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Christie's refreshing restraint on mosque

By Ruben Navarrette Jr., Special to CNN
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STORY HIGHLIGHTS
  • Ruben Navarrette finds N.J. Gov. Chris Christie no longer the darling of the conservatives
  • Christie right to refuse comment on the N.Y. mosque-cultural center, he writes
  • Christie accused both parties of playing politics with the issue, Navarrette says
  • Navarrette says we need politicians who are able to criticize their own party

Editor's note: Ruben Navarrette Jr. is a nationally syndicated columnist, an NPR commentator and a regular contributor to CNN.com

San Diego, California (CNN) -- Ever seen a herd of elephants do backflips? It's really quite a spectacle, and it's happening right now in Republican strongholds all over the country.

Conservatives who used to applaud the blunt delivery of New Jersey Gov. Chris Christie when it came to battling teachers' unions and cutting the state budget are now bashing the maverick for what they consider inappropriate comments about the construction of an Islamic mosque and cultural center two blocks away from ground zero.

Just a few months ago, Republicans were touting Christie -- a former U.S. attorney in New Jersey who has only been in the governor's chair since January -- as an attractive GOP presidential candidate. Now Republicans have shot down that balloon with automatic weapons -- thank you, Second Amendment -- and insist that Christie isn't, as conservative radio talk show host Mark Levin puts it, "presidential timber."

That's how it is in politics. One minute, you're the toast of the town. The next, you're just toast. Exactly what made Christie's comments about the mosque so inappropriate, as far as conservatives were concerned? Were they intolerant or incendiary?

Quite the opposite. Try enlightened and calming. In fact, if the remarks had been intolerant and incendiary, no one would have noticed, because they would have fit right into what we're hearing from the GOP mainstream.

A lot of smart and usually thoughtful folks on the right are trying to make political hay out of the so-called "mosque-at-ground-zero." In fact, given that polls suggest most Americans think it's a bad idea to build a mosque near the spot where Islamic radicals killed 3,000 people in the September 11 attacks, it seems as if every conservative who opines on the subject is trying to be more outrageous than the one before. It doesn't help that the 2012 presidential election is all but under way, and that prospective candidates are competing for air time, newsprint, and "tweets."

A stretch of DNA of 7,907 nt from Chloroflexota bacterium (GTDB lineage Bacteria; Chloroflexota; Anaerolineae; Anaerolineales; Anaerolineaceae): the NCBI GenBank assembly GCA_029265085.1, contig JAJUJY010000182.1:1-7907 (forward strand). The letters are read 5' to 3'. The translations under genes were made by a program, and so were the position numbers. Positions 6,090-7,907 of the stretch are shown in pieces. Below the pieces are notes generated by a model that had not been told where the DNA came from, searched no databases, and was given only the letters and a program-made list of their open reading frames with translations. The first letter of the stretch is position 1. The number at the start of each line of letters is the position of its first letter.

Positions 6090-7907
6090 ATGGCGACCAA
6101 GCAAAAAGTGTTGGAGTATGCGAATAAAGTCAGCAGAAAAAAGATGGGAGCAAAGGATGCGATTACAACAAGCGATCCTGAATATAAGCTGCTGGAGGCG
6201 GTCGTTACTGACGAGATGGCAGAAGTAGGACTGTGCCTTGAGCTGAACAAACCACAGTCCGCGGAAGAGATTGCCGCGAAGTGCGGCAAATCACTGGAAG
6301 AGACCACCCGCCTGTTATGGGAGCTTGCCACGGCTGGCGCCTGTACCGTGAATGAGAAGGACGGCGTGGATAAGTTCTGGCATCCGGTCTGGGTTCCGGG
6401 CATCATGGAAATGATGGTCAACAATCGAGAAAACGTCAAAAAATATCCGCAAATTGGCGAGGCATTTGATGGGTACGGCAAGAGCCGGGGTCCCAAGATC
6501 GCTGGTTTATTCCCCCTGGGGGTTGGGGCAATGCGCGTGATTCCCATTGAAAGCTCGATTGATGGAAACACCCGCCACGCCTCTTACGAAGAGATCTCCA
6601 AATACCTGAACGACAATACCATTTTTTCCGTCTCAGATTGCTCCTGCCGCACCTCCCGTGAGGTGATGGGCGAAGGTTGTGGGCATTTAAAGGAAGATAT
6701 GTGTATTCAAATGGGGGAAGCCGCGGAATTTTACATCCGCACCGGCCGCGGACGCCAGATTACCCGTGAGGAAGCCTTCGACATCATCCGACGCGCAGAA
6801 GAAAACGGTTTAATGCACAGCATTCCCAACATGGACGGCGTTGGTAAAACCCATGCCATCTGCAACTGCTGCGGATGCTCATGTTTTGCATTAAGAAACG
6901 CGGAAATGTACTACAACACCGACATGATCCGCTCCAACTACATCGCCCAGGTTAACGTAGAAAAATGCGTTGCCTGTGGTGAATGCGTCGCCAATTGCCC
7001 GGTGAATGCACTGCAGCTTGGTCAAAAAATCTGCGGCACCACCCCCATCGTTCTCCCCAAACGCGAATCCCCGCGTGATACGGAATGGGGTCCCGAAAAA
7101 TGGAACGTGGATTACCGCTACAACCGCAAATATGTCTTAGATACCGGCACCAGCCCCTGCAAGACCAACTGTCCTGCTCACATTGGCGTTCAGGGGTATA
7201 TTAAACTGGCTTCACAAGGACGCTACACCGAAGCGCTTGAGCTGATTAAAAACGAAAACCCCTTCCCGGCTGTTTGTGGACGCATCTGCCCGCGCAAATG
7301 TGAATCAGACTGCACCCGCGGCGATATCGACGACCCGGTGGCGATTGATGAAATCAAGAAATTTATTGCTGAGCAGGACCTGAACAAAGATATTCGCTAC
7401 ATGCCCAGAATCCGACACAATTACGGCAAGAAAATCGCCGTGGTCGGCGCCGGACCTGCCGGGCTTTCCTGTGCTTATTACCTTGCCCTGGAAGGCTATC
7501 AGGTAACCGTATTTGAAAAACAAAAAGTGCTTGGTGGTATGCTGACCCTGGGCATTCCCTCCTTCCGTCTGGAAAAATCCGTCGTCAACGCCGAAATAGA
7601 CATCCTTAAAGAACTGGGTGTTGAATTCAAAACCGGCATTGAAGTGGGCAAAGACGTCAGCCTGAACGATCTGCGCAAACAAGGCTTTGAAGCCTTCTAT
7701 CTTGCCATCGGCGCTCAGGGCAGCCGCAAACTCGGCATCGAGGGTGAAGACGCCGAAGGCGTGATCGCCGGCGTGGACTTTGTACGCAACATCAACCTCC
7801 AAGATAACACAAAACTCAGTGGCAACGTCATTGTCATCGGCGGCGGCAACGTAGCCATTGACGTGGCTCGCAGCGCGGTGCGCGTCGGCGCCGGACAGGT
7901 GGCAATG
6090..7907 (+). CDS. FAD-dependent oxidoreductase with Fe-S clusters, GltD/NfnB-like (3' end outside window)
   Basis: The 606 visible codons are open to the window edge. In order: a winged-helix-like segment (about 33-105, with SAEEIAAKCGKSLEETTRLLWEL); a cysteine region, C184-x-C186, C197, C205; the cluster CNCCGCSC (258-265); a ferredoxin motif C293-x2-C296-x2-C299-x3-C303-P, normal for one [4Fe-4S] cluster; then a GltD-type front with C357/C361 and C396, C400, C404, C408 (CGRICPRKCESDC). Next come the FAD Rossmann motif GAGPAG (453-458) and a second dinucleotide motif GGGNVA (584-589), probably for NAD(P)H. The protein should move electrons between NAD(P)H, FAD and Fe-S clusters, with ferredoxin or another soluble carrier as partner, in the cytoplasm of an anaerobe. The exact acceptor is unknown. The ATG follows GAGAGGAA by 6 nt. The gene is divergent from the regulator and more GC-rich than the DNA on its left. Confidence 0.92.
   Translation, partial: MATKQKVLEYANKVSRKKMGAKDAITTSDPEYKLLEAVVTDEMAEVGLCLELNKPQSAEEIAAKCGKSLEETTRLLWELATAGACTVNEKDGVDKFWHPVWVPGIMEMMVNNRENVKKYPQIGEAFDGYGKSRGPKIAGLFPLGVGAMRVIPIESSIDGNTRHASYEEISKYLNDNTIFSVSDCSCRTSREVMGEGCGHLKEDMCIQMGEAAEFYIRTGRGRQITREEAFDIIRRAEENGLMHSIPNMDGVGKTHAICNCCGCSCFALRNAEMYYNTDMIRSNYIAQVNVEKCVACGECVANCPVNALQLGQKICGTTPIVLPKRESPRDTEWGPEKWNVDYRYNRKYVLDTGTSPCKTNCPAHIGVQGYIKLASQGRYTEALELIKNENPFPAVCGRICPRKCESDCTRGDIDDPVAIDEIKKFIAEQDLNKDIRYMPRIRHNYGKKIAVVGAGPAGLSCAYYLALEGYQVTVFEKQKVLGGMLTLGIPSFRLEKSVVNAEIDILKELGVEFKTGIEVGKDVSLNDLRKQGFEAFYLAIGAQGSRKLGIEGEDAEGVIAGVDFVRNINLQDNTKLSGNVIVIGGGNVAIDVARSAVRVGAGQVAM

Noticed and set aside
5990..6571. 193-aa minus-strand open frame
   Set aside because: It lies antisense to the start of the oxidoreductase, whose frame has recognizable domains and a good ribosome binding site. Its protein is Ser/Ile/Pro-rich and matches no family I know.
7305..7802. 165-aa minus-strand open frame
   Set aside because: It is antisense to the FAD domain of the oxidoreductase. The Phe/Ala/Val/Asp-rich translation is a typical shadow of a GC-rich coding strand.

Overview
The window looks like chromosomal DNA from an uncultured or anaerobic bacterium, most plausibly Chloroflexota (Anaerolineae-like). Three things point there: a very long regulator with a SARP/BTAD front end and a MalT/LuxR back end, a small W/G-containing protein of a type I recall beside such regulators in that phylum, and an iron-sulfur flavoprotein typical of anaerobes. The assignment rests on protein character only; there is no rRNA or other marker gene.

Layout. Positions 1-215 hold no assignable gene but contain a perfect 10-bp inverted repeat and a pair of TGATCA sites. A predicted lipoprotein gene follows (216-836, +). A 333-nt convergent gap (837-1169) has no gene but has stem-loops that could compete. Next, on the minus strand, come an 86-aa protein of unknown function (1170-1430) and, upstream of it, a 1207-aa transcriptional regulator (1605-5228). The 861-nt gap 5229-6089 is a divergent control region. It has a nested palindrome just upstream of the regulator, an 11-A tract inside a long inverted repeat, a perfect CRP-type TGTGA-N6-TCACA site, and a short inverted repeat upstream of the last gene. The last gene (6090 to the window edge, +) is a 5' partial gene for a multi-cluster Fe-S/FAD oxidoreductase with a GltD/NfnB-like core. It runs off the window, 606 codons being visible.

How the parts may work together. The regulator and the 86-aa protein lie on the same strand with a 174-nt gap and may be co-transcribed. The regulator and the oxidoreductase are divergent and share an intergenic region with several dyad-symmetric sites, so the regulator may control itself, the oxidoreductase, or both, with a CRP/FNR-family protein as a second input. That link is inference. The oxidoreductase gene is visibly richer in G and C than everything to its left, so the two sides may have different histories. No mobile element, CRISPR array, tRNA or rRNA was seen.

By contrast, here's what Christie said this week at a bill signing in Trenton about the proposed Islamic center:

A lot of smart ... folks on the right are trying to make political hay out of the mosque-at-ground-zero controversy.
--Ruben Navarrette Jr.
Video: Mosque is 'political football'
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"We have to bring people together," he said. "And what offends me the most about all this, is that it's being used as a political football by both parties. ... And I don't believe that it would be responsible of me to get involved and comment on this any further because it just puts me in the same political arena as all of them."

Whoa. Who let the grownup in here?

Christie agreed that there should be some "deference" to victims' relatives who feel strongly that a mosque should not be built near what many Americans consider hallowed ground. But, he added, "It would be wrong to so overreact to that, that we paint Islam with a brush of radical Muslim extremists that just want to kill Americans because we are Americans."

More common sense. Who is this guy, and what's he doing in politics?

"Beyond that," Christie said, "I am not going to get into it, because I would be guilty of candidly what I think some Republicans are guilty of, and the president is now, the president is guilty of, of playing politics with this issue, and I simply am not going to do it. All people in our country suffer when those kind of things happen."

Everything Christie said was right on the money, and he should be commended for conveying the message. It's precisely because this issue is so sensitive that it should be handled with great care. That won't be easy.

We don't have enough thoughtfulness and restraint in our politics, and we have far too much cynical opportunism. Too often, politicians only tell people what they want to hear instead of what they need to hear. We need more elected officials who think for themselves instead of just following the script laid out by party bosses on the Blue Team or Red Team.

Most of all, we need people who are willing to be unpredictable and criticize members of their own party when such criticism is appropriate, instead of doing what's expected and criticizing only the opposition.

In this case, it's interesting how the same qualities that caused Christie's star to rise -- his independence and forthrightness -- also sent it crashing back to Earth.

But has it really? Christie may have sustained some damage from fellow Republicans. But I suspect that he's also earned the respect and admiration of millions of Americans who have grown weary of how this game is played and want to change the rules. People like that will find this particular response to the mosque dispute a refreshing example of how others should behave.

The opinions expressed in this commentary are solely those of Ruben Navarrette Jr.